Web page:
Should a Teen Sex Offender Go Free?

  • Share
  • Read Later

Genarlow Wilson in high school yearbook photo.

When he was 17, Genarlow Wilson had been his high school's homecoming king, a football star and the recipient of an academic scholarship. But after being arrested for allowing a 15-year old girl to perform oral sex on him, he was convicted and sentenced to 10 years in prison, plus lifetime registration as a sex offender. Now he is at the center of a heated legislative battle in the Georgia state senate to rewrite the law under which he was convicted in 2005. Public reaction to his imprisonment led to the passage in 2006 of a so-called "Romeo and Juliet" law, which made most consensual oral sex between minors a misdemeanor, rather than a felony. That law didn't help Wilson, however, since it included language that specifically barred its application to those who had already been convicted. Since then, the young man's supporters have been trying to remedy what they believe to be an unequal application of justice.

So far, the Republican-dominated Georgia senate has not been persuaded to move on a bill that would free Wilson, now 20. Last week, it refused to schedule a hearing on the bill, sponsored by state Sen. Emanuel Jones, a Democrat. Jones says he cannot understand why lawmakers are so reluctant to pass a law that would simply put Wilson on the same footing as defendants charged with a similar crime today. "I was quite surprised with the ferocity of the opposition to this legislation," Jones said. Sen. Eric Johnson, the Republican president pro tempore of the Georgia senate, argued that the bill would mean having to reopen more than 1,100 cases where young people were convicted of sexual offenses against younger teens. "Even in Genarlow Wilson's case," Johnson told TIME, "he was indicted, convicted by a jury unanimously and sentenced by a judge, so why should a bunch of politicians second-guess the process just because he has a defense attorney who has hired a publicist and turned this into a media circus?"

The incident Wilson was involved in was inarguably sordid. The New Year's Eve teenage sex party that resulted in his arrest was video-taped, and those six hours of footage were presented to the jury that convicted him. Wilson and five other teen boys were charged with engaging in oral sex with the 15-year-old girl and also charged with the rape of a 17-year-old girl at an Atlanta motel. Four of Wilson's co-defendants accepted plea offers and avoided trial, and a fifth accepted a deal the morning of the trial's opening day. Wilson, however, refused to plead guilty and was tried on the two charges.

After the February 2005 trial, the jury quickly settled on an acquittal on the rape charge because the videotape clearly showed that the girl consented to sex, according to jury forewoman Marie Manigault in an interview with TIME. The tape also clearly showed that the 15-year-old girl involved in the oral sex episode had also consented; but Georgia law at the time made any oral sex with a partner under 16 a felony, regardless of consent. "He didn't do a single thing that was physically aggressive toward either of the girls, and he wasn't vocally intimidating," Manigault said, describing the tape. "This whole thing was a bunch of kids who decided they wanted to try A, B, C and D and it got totally out of control. It was a night of stupidity and not one of them had any idea that what they were doing was illegal." She added: "There should never have been a charge of aggravated child molestation in the first place."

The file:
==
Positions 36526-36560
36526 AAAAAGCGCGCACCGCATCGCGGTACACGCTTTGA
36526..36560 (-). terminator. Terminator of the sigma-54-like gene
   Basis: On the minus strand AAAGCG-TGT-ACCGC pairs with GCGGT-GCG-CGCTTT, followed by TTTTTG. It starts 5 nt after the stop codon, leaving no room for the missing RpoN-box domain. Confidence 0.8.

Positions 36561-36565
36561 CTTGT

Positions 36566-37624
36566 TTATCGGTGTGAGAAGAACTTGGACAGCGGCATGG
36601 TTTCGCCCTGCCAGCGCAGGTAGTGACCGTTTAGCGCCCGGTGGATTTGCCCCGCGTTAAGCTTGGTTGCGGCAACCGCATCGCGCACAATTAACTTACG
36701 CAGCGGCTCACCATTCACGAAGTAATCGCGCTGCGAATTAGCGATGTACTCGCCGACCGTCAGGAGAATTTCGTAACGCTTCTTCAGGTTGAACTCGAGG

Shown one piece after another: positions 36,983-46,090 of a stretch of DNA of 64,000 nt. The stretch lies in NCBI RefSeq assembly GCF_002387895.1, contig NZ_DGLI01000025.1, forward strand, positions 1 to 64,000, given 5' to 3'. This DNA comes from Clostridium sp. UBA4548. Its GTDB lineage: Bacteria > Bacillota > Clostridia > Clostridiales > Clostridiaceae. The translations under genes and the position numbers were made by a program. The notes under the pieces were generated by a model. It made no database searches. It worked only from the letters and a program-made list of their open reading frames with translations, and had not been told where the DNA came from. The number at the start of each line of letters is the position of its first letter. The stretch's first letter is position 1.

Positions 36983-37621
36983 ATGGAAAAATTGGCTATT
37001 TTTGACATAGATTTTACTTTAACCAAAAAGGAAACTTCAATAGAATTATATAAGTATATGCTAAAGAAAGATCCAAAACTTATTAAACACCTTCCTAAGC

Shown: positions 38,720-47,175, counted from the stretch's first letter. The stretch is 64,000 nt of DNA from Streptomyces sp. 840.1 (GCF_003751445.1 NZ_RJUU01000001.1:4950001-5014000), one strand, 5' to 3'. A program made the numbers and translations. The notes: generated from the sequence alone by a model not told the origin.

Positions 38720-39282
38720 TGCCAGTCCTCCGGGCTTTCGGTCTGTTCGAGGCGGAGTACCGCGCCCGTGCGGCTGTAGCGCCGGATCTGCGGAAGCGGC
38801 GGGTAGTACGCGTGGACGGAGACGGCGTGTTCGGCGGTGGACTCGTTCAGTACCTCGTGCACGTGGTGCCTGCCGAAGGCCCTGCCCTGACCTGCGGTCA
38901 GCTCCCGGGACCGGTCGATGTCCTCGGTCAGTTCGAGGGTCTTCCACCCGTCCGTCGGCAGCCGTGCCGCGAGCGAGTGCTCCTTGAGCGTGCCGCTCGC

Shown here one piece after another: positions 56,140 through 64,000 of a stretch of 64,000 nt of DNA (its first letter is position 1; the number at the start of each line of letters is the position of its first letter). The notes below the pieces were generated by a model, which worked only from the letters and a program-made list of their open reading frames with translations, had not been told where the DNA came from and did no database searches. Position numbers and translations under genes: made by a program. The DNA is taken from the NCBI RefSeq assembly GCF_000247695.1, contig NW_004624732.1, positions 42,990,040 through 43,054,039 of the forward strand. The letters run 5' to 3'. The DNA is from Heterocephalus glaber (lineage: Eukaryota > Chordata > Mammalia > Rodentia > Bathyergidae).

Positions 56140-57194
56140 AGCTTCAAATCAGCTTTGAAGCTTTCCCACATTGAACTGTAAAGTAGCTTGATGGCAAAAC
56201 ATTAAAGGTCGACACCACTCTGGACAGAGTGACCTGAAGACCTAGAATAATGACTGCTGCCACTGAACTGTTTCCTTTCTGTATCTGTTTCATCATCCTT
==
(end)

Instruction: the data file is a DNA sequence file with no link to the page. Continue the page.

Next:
Nevertheless, district attorney David McDade argues that Wilson is a poor cause for those attempting to have the Romeo and Juliet laws apply retroactively. "By any standard of moral conduct," McDade told TIME, "society cannot accept that kind of behavior and tolerate it. He and the others in the room had sex repeatedly with this 17-year-old girl, who was at best semi conscious. Genarlow Wilson is not a hero, and he is not the martyr that he has been made out to be."

Jones agrees Wilson's conduct the night of the party was far from commendable; but he thinks the punishment meted out is too harsh. McDade concedes the extremity of the sentence but says he has offered to support a motion to re-sentence Wilson. The deal would have Wilson accept a conviction to a lesser charge, be sentenced to 15 years in prison, with 10 of those years suspended. Given the two years he has already served, Wilson would already be eligible for parole. But Wilsonís attorney, B.J. Bernstein, said the offer was still unfair since, under the new Romeo and Juliet laws, Wilson would be subject to a maximum of just one year in jail — and not have the stigma of mandatory lifetime registration as sex offenders.

Wilson's mother Juannessa Bennett said her son was willing to fight for his freedom — and to be free of the child molester label — even at the risk of having to serve all 10 years. "I mean what kind of chance would he have in life if he came out of prison as a sex offender for the rest of his life?" said Bennett, a single mother who works as a bartender and raises Wilson's 8-year-old sister. "I don't have the kind of money to set him up in his own business or anything like that. And he would just be so limited in so many ways." She added: "How can you be a sexual predator when you are 17 and the girl is just two years your junior? It's just not right."